Cloud computing charts a path to scientific discovery
With the rapid rise of data-intensive scientific research—across disciplines and around the globe—scientists in Asia, as elsewhere, face massive computing needs and challenges.
Mindful of our role in helping scientists turn big data into big discoveries, Beijing-based Microsoft Research Asia has collaborated closely with domestic and international researchers on a wide range of topics, including the environment, data modeling, biological computing, climate change, and urban computing.
As part of these collaborative efforts, we have worked to help researchers apply Microsoft Azure, the company’s cloud-computing platform, to data-intensive scientific research. As Eric Chang, senior director of technology strategy at Microsoft Research Asia, observes, “In this era of big data, cloud computing offers scientists a platform for dealing with massive amounts of data and the growing requirements of distributed, multidisciplinary collaborations to drive new discoveries.” Here, then, are five examples of our collaborative efforts to harness the power of the cloud for scientific research.
Understanding ecological and hydrologic processes and their interactions in large watersheds is important to a society in need of sustainable freshwater supplies. As part of a major new research program, Professor Chunmiao Zheng and Researcher Guoliang Cao of Peking University are using Microsoft Azure to support comprehensive data processing and numerical modeling of the hydrologic cycle of the Heihe River Basin, and to continue developing cloud computing as a cost-effective solution to large-scale integrated eco-hydrologic modeling.
Numerical modeling of eco-hydrological processes in the Heihe
River basin using Microsoft Azure
Facilitating the analysis of climate data: Sea ice is an important component of the Earth’s climate system, and coupled climate models are indispensable tools in its study. The Coupled Model Intercomparison Project (CMIP) provides a set of coordinated climate model experiments for use by climate-modeling groups. By intercomparing the resulting model outputs, CMIP can assess the mechanisms responsible for model differences, determining why similar models produce a range of responses. A total of 1.5 petabytes of model output data, including sea-ice data, was produced by more than 30 modeling groups around the world during CMIP5 (the project’s fifth phase). Unfortunately, CMIP’s current web-based data dissemination system supports only data search and download. All other necessary data processing functions must be performed by researchers in their local facilities. Professor Yuqi Bai of Tsinghua University led his group to establish an integrated research environment for archiving, searching, analyzing, and intercomparing CMIP5 data with the CMIP5 Sea Ice Data Portal. This pilot project clearly demonstrates Microsoft Azure’s value in enabling a web-based, data-intensive computing environment.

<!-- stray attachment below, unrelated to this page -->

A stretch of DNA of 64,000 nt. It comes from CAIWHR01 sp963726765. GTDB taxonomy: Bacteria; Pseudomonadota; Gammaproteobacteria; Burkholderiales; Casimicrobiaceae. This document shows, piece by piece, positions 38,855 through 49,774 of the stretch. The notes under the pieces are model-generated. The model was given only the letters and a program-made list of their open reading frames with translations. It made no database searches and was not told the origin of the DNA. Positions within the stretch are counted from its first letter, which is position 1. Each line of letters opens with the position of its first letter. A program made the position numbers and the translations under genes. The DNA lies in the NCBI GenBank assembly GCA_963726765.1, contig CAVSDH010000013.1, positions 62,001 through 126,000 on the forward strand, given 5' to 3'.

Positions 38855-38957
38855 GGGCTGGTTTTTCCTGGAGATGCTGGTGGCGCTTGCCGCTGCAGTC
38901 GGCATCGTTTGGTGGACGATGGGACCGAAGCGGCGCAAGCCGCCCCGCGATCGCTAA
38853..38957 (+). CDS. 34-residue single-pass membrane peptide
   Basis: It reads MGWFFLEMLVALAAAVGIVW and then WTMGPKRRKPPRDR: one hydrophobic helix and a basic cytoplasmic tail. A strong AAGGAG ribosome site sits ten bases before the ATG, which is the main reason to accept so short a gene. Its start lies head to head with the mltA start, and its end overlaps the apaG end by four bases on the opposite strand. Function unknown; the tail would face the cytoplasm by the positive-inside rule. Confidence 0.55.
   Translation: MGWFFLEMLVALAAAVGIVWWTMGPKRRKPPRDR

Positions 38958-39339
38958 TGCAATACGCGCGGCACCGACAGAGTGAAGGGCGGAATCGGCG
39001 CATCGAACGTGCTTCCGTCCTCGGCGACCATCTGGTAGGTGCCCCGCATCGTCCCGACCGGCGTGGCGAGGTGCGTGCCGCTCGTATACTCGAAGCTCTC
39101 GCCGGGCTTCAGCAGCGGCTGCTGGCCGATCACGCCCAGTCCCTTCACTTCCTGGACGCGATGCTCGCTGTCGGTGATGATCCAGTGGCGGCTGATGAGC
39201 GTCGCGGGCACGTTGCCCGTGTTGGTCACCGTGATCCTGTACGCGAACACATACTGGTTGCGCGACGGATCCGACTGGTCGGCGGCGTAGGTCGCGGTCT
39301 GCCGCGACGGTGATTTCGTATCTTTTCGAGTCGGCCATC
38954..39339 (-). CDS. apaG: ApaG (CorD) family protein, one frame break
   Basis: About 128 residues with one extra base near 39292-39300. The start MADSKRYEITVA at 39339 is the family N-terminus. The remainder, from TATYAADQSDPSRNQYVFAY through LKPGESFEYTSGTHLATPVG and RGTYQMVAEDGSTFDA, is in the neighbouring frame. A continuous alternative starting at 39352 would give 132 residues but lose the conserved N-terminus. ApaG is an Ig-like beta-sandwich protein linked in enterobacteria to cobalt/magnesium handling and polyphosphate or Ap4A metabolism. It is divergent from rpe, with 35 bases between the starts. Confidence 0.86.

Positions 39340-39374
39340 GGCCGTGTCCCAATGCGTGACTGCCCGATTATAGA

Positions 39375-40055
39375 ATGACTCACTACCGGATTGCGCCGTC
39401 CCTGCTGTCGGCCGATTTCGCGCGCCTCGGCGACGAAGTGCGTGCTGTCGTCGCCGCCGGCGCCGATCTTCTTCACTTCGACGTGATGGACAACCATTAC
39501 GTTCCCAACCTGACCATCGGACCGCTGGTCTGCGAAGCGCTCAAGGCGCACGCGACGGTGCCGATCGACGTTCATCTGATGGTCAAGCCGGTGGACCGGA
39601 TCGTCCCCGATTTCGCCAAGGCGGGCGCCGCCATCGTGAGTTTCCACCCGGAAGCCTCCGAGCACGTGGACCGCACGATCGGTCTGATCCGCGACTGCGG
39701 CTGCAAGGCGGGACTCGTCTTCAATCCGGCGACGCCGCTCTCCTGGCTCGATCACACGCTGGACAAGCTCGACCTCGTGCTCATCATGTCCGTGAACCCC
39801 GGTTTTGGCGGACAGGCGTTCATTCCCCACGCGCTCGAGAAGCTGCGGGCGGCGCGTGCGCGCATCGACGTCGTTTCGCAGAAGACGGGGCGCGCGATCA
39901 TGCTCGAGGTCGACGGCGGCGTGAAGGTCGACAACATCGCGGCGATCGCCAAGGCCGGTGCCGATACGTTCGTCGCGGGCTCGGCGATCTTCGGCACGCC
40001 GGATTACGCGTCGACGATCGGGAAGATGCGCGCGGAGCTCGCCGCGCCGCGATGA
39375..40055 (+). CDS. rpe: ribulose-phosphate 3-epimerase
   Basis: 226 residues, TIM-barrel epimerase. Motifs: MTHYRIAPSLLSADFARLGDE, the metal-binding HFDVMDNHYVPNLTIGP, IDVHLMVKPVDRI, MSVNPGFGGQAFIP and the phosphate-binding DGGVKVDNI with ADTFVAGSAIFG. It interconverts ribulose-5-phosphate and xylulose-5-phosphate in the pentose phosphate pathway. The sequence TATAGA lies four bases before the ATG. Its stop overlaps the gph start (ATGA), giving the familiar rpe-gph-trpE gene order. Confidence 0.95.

An integrated research environment for archiving, searching, analyzing, and intercomparing climate model output data with CMIP5 Sea Ice Data Portal
Studying terrestrial ecosystems: Terrestrial ecosystems influence climate through a complex system of bio-geophysical feedback, including carbon and water exchange with the atmosphere. Honglin He, Fan Li, and Xiaoli Ren of the Chinese Academy of Sciences have been working to build a carbon-water flux data storage system for the Qinghai-Tibet Plateau ecosystem. Their system would enable model simulation and provide a platform for uncertainty analysis. The researchers based their system on Microsoft Azure’s virtually unlimited storage capacity and its data-intensive computing architecture, which can handle enormous amounts of multisource heterogeneous data.
Improving healthcare. Professor Yan Xu of Beihang University has been conducting research on the value of using large-scale histopathology image analysis to detect colon cancer, a common and potentially deadly disease that has a huge impact on public health. While such images provide an excellent tool for detecting early-stage colon cancer, a digitized histopathological image at 40 times resolution is roughly 15,000 x 15,000 pixels. Microsoft Research Asia is applying Microsoft Azure to histopathology classification, segmentation, and clustering, a project that will help physicians improve the accuracy of their diagnoses, thereby helping to reduce costs and save lives.
Cataloguing biodiversity: The Biodiversity Heritage Library is an international cooperative project that has scanned and openly shares more than 100,000 volumes—totaling some 43 million pages and 97 million species records. Zheping Xu of the Chinese Academy of Sciences is leading a project that will extract information from the library’s vast store of biodiversity literature, unearthing buried information about the distribution of species. The project will generate different thematic maps, enabling researchers to extract information on species distribution according to time or region, as well as to use file formats from Bing Map and other online mapping products to display multiple types of geographic information in new ways. This information can be used in efforts to further conservation efforts and wildlife management.
These five pioneering projects demonstrate the immense value of using Microsoft Azure in scientific research. Moreover, these early efforts strengthen our determination to bring “cloud power” to researchers from diverse disciplines.
To learn more about Microsoft Research’s efforts to help scientific researchers accelerate their discoveries through the computational and collaborative power of Microsoft Azure, visit Microsoft Azure for Research.
—Xin Ma, Senior Research Program Manager, Microsoft Research Asia